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Temperature control using a heat exchanger of a cardioplegic system in cardiopulmonary bypass model for rats

Cited 7 time in Web of Science Cited 7 time in Scopus
Authors
Kim, Won Gon; Choi, Se Hun; Kim, Jin Hyun
Issue Date
2009-01-10
Publisher
Wiley-Blackwell
Citation
Artif Organs. 2008 Dec;32(12):993-8.
Keywords
Animals*Body Temperature RegulationCardiopulmonary Bypass/*instrumentationHeart Arrest, Induced/*instrumentationMaleModels, AnimalRatsRats, Sprague-Dawley
Abstract
Small animal cardiopulmonary bypass (CPB) model would be a valuable tool for investigating pathophysiological and therapeutic strategies on bypass. However, the rat CPB models have a number of technical limitations. Effective maintenance and control of core temperature by heat exchanger (HE) is among them. The purpose of this study was to confirm the effect of rectal temperature maintenance and hypothermic control using a HE of cardioplegia system in CPB model for rats. The miniature circuit consisted of a reservoir, HE, membrane oxygenator, and roller pump; the static priming volume was 40 cc. In the first stage of experiment, 10 male Sprague-Dawley rats were divided into two groups; HE group was subjected to CPB with HE from a cardioplegia system, and control group was subjected to CPB with warm water circulating around the reservoir. Partial CPB was conducted at a flow rate of 40 mg/kg/min for 20 min after venous cannulation (via the internal jugular vein) and arterial cannulation (via the femoral artery). Rectal temperature was measured after anesthetic induction, after cannulation, 5, 10, 15, and 20 min after CPB. Arterial blood gas with hematocrit was also analyzed, 5 and 15 min after CPB. In the second stage with the same experimental setting, rectal temperatures were lowered in 10 rats to the target temperature of 32 degrees C. After reaching the target temperature, animals were rewarmed. Rectal temperature was measured after cannulation, 5, 10, 15, 20, 25, and 30 min after CPB. Arterial blood gas with hematocrit was also analyzed, 5 and 15 min after CPB. Rectal temperature change differed between the two groups (P < 0.01). The temperatures of the HE group were well maintained during CPB, whereas the control group was under progressive hypothermia. Rectal temperature 20 min after CPB was 36.16 +/- 0.32 degrees C in the HE group and 34.22 +/- 0.36 degrees C in the control group. In the second set of experiments, the hypothermia targeted (32 degrees C) was reached in 15 min (from 35.56 +/- 1.05 degrees C to 31.75 +/- 0.47 degrees C). The rats were successfully rewarmed within the observation period of 30 min. Arterial blood gases and hematocrits showed no further significant findings. We confirmed the effect of rectal temperature maintenance and hypothermic control using an HE of cardioplegia system in CPB model for rats. This model would be a valuable tool for further use in hypothermic CPB experiments in rats.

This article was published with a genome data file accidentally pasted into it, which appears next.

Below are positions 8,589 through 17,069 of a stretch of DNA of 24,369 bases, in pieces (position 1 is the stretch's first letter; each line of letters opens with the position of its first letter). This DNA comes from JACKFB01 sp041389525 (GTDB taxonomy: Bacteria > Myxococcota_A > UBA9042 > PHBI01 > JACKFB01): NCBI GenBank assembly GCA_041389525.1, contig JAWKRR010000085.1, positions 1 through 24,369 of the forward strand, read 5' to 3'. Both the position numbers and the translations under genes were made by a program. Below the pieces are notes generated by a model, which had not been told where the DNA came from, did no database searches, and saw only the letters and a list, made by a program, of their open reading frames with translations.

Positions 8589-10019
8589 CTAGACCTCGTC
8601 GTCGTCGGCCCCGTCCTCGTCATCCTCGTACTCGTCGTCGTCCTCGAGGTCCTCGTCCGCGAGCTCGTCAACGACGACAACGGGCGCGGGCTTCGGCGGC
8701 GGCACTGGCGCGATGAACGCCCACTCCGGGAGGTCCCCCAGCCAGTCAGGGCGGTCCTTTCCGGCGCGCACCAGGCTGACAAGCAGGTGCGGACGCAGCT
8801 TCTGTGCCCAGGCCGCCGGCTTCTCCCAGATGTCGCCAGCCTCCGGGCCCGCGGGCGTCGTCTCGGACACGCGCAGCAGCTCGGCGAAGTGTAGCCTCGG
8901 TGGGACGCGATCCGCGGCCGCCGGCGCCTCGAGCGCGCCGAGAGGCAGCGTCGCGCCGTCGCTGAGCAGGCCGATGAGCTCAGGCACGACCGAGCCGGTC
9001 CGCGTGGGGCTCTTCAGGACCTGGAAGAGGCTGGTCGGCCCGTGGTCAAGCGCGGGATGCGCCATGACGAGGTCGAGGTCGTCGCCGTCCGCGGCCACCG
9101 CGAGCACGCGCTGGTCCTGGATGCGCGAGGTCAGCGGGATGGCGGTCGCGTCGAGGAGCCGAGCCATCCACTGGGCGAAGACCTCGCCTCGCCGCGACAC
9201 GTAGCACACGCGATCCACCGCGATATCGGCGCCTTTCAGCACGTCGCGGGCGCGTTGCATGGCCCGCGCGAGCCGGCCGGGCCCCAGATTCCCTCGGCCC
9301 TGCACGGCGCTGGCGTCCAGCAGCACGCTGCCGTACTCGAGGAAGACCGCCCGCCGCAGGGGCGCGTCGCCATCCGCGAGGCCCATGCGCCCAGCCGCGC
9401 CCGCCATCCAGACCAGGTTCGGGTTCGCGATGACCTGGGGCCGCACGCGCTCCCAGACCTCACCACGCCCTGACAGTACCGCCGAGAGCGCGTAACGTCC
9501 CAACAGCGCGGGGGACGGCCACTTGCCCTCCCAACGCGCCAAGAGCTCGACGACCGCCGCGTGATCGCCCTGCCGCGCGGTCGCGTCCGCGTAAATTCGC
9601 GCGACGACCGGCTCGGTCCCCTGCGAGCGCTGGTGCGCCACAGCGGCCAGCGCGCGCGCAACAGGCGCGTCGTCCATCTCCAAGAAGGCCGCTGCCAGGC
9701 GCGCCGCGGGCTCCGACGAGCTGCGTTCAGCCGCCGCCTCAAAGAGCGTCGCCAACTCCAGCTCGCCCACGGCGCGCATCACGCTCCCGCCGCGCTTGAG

ISSN
1525-1594 (Electronic)
Language
English
URI
http://www.ncbi.nlm.nih.gov/entrez/query.fcgi?cmd=Retrieve&db=PubMed&dopt=Citation&list_uids=19133031

https://hdl.handle.net/10371/62428
DOI
https://doi.org/10.1111/j.1525-1594.2008.00661.x
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College of Medicine/School of Medicine (의과대학/대학원)Thoracic Surgery (흉부외과학전공)Journal Papers (저널논문_흉부외과학전공)
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